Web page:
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Eclipse on Sunday

This Sunday we're going to get a partial eclipse in the Portland area which should start shortly after 5PM. Check it out even if you're not pagan because it's some cool sciency shit and doesn't happen that often.
That is all. Here's a link to NASA's page about it.  http://eclipse.gsfc.nasa.gov/SEmono/ASE2012/ASE2012.html If you're in southern oregon, you can see the whole "ring of fire" thing. I wish I could go, but I can't afford the gas money. I bet it would be cool as hell to watch it on the beach. (NO DON'T STARE RIGHT AT THE SUN YOU IDIOT, I mean watch it with one of those hole in a shoebox thingies, or through welders' lenses, or with your video camera.)

Smile 19.May.2012 17:26

Den Mark, Vancouver WA

You made me smile with "cool sciency shit". I dig cool sciency shit. Thanks for the smile today.

Another thing to watch 20.May.2012 10:13

Basalt

Not sure what the later afternoon sun angle will produce, but it might be noticed that the sunlight filtered through tree foliage casts multitudes of identical images of the same sort as the single image cast by sunlight passing through a pin hole in opaque material and onto the pavement.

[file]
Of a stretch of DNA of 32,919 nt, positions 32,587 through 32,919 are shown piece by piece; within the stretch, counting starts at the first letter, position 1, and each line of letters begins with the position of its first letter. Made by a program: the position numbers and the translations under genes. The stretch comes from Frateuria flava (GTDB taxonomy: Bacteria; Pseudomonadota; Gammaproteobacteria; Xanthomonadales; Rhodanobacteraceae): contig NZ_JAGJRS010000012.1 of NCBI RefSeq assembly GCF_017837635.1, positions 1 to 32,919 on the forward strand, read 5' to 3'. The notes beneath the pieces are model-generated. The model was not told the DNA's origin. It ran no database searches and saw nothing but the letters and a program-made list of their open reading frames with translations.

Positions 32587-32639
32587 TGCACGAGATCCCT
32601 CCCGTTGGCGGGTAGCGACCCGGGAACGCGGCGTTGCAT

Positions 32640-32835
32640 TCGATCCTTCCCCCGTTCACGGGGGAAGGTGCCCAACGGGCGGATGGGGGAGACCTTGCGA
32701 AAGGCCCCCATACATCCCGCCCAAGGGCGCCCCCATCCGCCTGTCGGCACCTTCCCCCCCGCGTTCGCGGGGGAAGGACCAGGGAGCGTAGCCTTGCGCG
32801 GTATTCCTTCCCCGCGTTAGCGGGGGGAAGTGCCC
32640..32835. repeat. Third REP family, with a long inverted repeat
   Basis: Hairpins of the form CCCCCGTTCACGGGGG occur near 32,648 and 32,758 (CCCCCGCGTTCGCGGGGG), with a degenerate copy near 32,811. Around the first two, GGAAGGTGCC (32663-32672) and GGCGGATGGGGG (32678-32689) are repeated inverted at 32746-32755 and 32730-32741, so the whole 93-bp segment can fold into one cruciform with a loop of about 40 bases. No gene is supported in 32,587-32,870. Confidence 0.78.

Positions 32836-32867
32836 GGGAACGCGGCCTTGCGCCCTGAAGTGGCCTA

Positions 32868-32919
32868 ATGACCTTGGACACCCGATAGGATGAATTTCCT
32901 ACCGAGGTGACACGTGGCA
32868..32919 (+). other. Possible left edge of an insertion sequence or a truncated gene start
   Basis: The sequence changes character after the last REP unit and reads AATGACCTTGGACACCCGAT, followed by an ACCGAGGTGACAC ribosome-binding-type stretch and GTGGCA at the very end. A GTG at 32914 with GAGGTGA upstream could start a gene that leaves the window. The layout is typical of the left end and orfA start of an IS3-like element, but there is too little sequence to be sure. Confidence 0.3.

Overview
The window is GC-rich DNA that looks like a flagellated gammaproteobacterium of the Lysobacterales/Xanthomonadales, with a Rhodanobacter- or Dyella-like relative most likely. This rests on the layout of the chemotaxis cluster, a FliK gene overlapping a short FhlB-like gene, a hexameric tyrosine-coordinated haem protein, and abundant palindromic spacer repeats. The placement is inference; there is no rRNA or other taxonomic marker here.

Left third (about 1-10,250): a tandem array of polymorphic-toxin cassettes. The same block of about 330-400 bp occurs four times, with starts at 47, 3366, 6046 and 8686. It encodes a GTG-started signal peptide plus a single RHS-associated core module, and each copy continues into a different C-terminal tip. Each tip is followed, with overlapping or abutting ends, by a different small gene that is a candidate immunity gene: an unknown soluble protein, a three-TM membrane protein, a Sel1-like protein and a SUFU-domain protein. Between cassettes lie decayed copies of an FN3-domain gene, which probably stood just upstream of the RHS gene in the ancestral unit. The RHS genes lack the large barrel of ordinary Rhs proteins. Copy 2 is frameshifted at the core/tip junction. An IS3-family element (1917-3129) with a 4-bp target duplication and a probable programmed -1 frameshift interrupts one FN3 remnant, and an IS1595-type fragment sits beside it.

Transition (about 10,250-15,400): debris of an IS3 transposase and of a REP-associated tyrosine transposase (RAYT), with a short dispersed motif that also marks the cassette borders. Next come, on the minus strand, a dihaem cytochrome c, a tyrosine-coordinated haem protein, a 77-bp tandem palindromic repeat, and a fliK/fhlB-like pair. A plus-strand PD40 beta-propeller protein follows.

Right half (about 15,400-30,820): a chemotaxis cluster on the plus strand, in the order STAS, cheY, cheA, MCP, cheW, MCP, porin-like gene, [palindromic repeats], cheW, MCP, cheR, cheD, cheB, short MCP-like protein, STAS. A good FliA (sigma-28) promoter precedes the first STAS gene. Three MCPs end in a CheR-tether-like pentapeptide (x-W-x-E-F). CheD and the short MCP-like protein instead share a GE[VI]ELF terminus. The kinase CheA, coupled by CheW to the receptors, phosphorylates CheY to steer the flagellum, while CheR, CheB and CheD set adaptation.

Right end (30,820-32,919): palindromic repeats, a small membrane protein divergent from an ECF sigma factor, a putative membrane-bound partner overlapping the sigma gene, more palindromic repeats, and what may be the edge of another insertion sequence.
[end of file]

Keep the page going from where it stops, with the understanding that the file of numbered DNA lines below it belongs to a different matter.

During the passage of the crescent formed by the moon passing in front of the sun, those multitudes of identical images will change accordingly. What we normally see cast through foliage that just looks like dappled light is actually the image of the full solar disk. When that disk is replaced with a crescent it reveals that the overhead foliage functions as, in effect, multitudes of pin hole projectors.

The spectacle of thousands of dancing crescents on the shadowed pavement (or maybe on a wall in the later afternoon), under a leaf-filled tree is quite wondrous, maybe not to be seen ever again by some folks.

Anyone inside the zone of totality (N. California, maybe very S. Oregon) might catch the magical silvery light quality all around the horizon. A broad-daylight shimmering grayness that gives the sensation of being on a different planet, especially if the sky is overall clear and cloudless. Chickens tend to want to go to roost, even thought the sun is still in the sky.